Being ambitious, being innovative and aiming high aren’t phrases I’d commonly associate with most Scottish football clubs. I’ve been critical of “the way it’s always been done” approach on numerous occasions over the past few years, and that’s why I’m excited to see what comes of Chris Ewing and Edusport Academy’s revolutionary approach to building a football club from scratch.
After far too long, the Sports Marketing Scotland interviews return and it’s one I’ve been trying to tie down for a long time. Joe Rice is Dundee United’s Head of Communications and is a lifelong Arab too. Read on to discover how he juggles being a fan and club employee, get an insight into the clubs digital strategy and the usual questions on how he thinks Scottish football can better market itself.
Scotland’s close relationship with glorious failure in sport, particularly football, is well documented. If our sports clubs across Scotland learnt from their failures and embraced them, as is the case with startups and other companies that adopt a startup-like approach, it can be used as a catalyst to drive growth going forward.
Startups traditionally begin with small teams of people working towards the same aim of getting their product or service off the ground. In the early days, there isn’t much money available either. It’s because of these two points that I believe it’d be an ideal way for our clubs across all sports in Scotland to operate. Scottish clubs across sport don’t have huge operations working behind the scenes in the marketing, comms, PR or commercial teams. And I think we all know there isn’t much money kicking around.
As is so often the case, you wait for one interview and two come along in a very short space of time. Today’s is with one of Scotland’s best off the pitch football industry exports. David Child’s has worked his way up from intern at the SPL to Social Media Manager at world football governing body, FIFA.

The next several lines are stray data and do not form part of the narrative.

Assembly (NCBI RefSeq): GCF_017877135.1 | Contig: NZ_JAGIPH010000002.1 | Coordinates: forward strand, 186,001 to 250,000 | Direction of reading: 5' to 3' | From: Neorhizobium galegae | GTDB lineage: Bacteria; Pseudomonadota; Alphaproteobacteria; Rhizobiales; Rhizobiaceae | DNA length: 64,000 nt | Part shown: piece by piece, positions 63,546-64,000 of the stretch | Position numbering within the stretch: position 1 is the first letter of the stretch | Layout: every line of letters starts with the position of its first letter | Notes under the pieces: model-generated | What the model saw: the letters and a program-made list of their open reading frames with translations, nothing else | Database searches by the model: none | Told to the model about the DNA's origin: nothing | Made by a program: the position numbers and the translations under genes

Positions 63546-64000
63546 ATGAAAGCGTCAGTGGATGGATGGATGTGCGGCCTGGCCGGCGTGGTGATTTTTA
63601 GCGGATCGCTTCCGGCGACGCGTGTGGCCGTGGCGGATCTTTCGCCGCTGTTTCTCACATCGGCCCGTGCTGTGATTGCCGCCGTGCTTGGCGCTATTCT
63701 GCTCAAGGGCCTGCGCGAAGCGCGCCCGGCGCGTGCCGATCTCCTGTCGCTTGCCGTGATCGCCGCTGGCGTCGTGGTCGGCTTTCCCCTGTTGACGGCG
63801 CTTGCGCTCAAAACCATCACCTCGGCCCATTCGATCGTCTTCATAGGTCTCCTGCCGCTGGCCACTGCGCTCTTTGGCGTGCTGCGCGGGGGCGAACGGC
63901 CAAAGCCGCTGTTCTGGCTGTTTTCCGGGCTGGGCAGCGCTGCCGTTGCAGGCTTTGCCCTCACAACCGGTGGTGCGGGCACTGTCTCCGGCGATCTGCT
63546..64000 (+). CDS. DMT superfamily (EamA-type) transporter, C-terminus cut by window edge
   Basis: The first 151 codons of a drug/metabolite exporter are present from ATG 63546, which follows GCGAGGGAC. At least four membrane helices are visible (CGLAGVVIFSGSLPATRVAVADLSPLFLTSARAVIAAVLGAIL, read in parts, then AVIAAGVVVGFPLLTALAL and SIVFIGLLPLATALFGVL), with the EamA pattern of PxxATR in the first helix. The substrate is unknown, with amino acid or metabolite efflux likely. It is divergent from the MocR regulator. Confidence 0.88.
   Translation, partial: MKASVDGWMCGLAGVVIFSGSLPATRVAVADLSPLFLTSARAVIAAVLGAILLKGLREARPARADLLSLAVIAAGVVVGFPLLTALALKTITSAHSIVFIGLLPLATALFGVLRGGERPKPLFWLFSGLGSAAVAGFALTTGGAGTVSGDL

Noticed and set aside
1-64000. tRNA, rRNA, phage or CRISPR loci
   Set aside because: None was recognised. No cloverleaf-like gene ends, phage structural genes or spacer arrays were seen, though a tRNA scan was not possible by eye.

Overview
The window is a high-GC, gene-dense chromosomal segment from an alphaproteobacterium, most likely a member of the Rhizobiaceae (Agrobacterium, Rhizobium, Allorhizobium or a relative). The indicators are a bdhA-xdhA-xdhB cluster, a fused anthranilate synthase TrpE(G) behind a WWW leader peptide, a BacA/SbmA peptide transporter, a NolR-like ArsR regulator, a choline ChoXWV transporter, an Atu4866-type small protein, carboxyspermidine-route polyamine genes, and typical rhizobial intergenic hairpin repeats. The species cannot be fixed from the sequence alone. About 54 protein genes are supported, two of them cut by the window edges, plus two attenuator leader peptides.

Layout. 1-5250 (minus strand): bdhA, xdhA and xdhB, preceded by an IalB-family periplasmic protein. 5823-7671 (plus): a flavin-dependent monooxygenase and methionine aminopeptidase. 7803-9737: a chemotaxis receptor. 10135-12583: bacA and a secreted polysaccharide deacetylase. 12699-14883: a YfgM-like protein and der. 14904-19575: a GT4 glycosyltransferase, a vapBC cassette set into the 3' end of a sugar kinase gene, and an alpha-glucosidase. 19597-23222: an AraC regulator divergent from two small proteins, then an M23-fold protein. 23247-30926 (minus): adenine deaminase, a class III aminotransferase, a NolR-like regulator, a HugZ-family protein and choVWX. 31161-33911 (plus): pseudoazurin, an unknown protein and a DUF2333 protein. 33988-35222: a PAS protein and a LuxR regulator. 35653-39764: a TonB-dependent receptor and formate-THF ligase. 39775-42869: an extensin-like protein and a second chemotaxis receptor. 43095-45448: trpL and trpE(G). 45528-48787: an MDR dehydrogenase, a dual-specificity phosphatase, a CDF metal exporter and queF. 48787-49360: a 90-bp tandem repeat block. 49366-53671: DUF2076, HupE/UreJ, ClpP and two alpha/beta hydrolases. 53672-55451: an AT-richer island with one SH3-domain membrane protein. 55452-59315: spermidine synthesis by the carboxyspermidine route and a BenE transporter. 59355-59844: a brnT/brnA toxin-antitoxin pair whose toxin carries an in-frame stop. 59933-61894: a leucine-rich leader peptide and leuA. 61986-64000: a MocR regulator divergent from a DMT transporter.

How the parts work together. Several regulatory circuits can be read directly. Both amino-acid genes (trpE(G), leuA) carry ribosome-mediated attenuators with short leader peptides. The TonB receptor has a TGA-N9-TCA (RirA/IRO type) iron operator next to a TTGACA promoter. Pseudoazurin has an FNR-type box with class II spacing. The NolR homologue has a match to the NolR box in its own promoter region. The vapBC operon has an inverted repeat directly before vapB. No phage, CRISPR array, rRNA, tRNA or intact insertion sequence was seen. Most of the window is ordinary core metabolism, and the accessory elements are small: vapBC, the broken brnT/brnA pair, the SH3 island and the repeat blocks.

Ever since Ryan Murrant joined Motherwell just under a year ago, Sports Marketing Scotland has been keeping an even closer eye on the goings on at Fir Park. Delighted to shine a light on some of the key activities that Ryan has been working on in his time at the club so far in the latest of our interviews on the site.
Partick Thistle, the club that arguably brought us the best mascot in the world, Kingsley, are improving year on year. The club achieved their highest league finish since the 1980s in the 2016/17 season and unveiled plans for a new multi-million-pound training ground. A good achievement nonetheless. However, for a team almost on the verge of bankruptcy only 10 years ago and lamenting in the third division, this achievement is somewhat incredible. During this rise through the divisions, the ways in which the club have engaged with fans has been admirable, and could be seen as a key driver as to why Thistle’s average attendance increases with every passing season. How do they bring fans through the turnstiles in a city dominated by Celtic and Rangers though? Quite simply, by offering a unique fan experience.
Ahead of Scotland versus England this Saturday, Sports Marketing Scotland is delighted to speak to the Scottish Football Association’s Digital Manager, Michael Bochel.
We chat through the Scottish FA’s approach to innovation and digital marketing, how Scottish football as a whole can improve, and of course, “This Time”.
I am absolutely delighted to bring you the latest Sports Marketing Scotland interview with Blaine McConnell, the Digital Marketing Manager of the invincible treble winners, Celtic.
We talk through the club’s brilliant success off the pitch this season too, Blaine gives fans an insight into what goes on behind the scenes at the club and I ask all the usual questions too.
It’s been a while, but delighted to get another Sports Marketing Scotland interview published, and it’s a good one. I’ve followed Grant Russell on Twitter for quite some time now and, of course, his work for STV. What’s always clear is his passion for Scottish football and trying to inspire us all to think how we could improve the game in Scotland. We talk along those lines, plus his thoughts on what’s happening now and what’s next for sports journalism.